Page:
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The dangers of subsidy-free renewable energy

There’s a growing sense of alarm among clean energy investors. From the remarks and statements of various market commentators, it seems the broad consensus about how to finance renewables at the lowest possible cost is about to be undone. And it could prove very costly for us all.

Take, for example, recent comments by a leading energy market research firm: “the word revolution is befitting, not just because of the sheer scale… but also because it is a marked departure from the old paradigm, where renewable deployment was driven by government intervention. This revolution brings a new paradigm, where decarbonisation can be brought about by sheer market force.”

While it’s accurate to say renewables have become much cheaper over the last few years and no longer require outright subsidy, the idea of a pure market for electricity is a mix of ignorance and wilful fallacy. Pushing renewable energy to compete with fossil fuels in wholesale electricity market may, in fact, undo much of the progress made over the last decade in developing investment-ready climate policies.

Before we get into our ongoing research, let’s start with a quick review. The price-setting mechanism in large power markets is typically linked to the prevailing cost of coal or natural gas. While they were more expensive than wholesale power prices, renewables bypassed the system price by earning a fixed tariff from national governments. But now renewables can, with the right conditions, produce at below the marginal system price, doesn’t that mean the question of incentives is solved?

In short: no.

A move towards greater levels of “merchant” price exposure for renewable power generators has the consequence of exposing investors to electricity price volatility. While that may make sense in the minds of economists, it’s a nightmare for financiers. Coupled with the inherent volume uncertainty of intermittent generation, introducing output price risk will increase the required rate of financial return and alter the optimal project capital structure. The net effect is to significantly raise the hurdle rate demanded by investors – hardly the kind of thing to accelerate an energy transition.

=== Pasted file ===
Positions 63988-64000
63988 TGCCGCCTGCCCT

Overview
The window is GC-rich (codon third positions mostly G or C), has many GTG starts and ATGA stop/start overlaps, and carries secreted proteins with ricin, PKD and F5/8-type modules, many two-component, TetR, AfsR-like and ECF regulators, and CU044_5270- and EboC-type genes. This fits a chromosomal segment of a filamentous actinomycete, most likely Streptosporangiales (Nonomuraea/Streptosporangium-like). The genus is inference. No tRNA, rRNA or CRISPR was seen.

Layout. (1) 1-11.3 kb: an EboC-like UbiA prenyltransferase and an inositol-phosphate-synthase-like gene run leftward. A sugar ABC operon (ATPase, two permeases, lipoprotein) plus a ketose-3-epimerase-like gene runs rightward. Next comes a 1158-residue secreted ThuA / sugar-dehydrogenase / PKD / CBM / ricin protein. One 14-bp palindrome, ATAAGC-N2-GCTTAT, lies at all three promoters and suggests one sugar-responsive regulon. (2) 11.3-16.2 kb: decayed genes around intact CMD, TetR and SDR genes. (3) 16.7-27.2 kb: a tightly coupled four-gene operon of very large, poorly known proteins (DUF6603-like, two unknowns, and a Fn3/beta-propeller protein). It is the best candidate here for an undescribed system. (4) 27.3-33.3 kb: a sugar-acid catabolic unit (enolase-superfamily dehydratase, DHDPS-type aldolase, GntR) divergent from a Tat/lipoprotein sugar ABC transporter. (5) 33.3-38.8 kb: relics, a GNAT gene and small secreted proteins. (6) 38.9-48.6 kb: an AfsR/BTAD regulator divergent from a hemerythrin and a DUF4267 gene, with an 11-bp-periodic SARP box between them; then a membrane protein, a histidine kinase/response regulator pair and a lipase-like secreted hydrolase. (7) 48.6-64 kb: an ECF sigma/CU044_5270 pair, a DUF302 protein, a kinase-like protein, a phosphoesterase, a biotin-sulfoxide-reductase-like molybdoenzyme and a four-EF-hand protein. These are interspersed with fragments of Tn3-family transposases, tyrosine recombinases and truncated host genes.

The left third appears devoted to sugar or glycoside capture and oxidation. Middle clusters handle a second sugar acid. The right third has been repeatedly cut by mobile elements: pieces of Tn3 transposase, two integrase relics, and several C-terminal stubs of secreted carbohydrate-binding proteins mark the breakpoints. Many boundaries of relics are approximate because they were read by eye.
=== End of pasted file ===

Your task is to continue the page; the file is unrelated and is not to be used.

Taken too literally, we see subsidy-free schemes having a detrimental impact on renewables by significantly increasing the cost of capital and threatening the move to a zero-carbon energy system. To provide the evidence, our current research is quantifying the exact relationship between price risk, required returns, and the optimal timing of renewables investments.

The current merchant renewables market

According to Bloomberg NEF, the market for merchant solar PV projects currently amounts to 676 MW in total, made up of 12 projects either commissioned or under contraction in Europe. Some of the projects are quite impressive in terms of their scale, including the 221 MW Solar4 project by WElink Energy in Portugal.

Portugal, Spain and Italy have been installing the largest portions of merchant PV, accounting for 303 MW, 176 MW and 174 MW respectively. The UK forms the smallest share, with almost half of that coming from the recently opened 10 MW unsubsidised Anesco solar park in Clayhill, Bedfordshire.

Similarly, there are a growing number of merchant wind projects in Europe. Among the biggest projects are offshore wind farms planned in Germany and the Netherlands by Ørsted and Vattenfall. A 650 MW onshore windfarm is also expected to go online by the end of 2019 at Markbygden in Sweden.

This “subsidy-free” trend is expected to spread quickly throughout Europe, but will these projects actually come to fruition. And if so, at what cost?

What is driving subsidy removal?

Behind the removal of subsidies is a belief the mission is now complete. Renewables have managed to gain economies of scale and reduce costs; as the technologies have matured, they do not need public support. In the words of one leading lawyer: “The change has come about because many governments believe that support is no longer necessary for the mature technologies which have seen significant cost reductions. They take the view that the sector is sufficiently advanced to enable the market to find its own solutions.”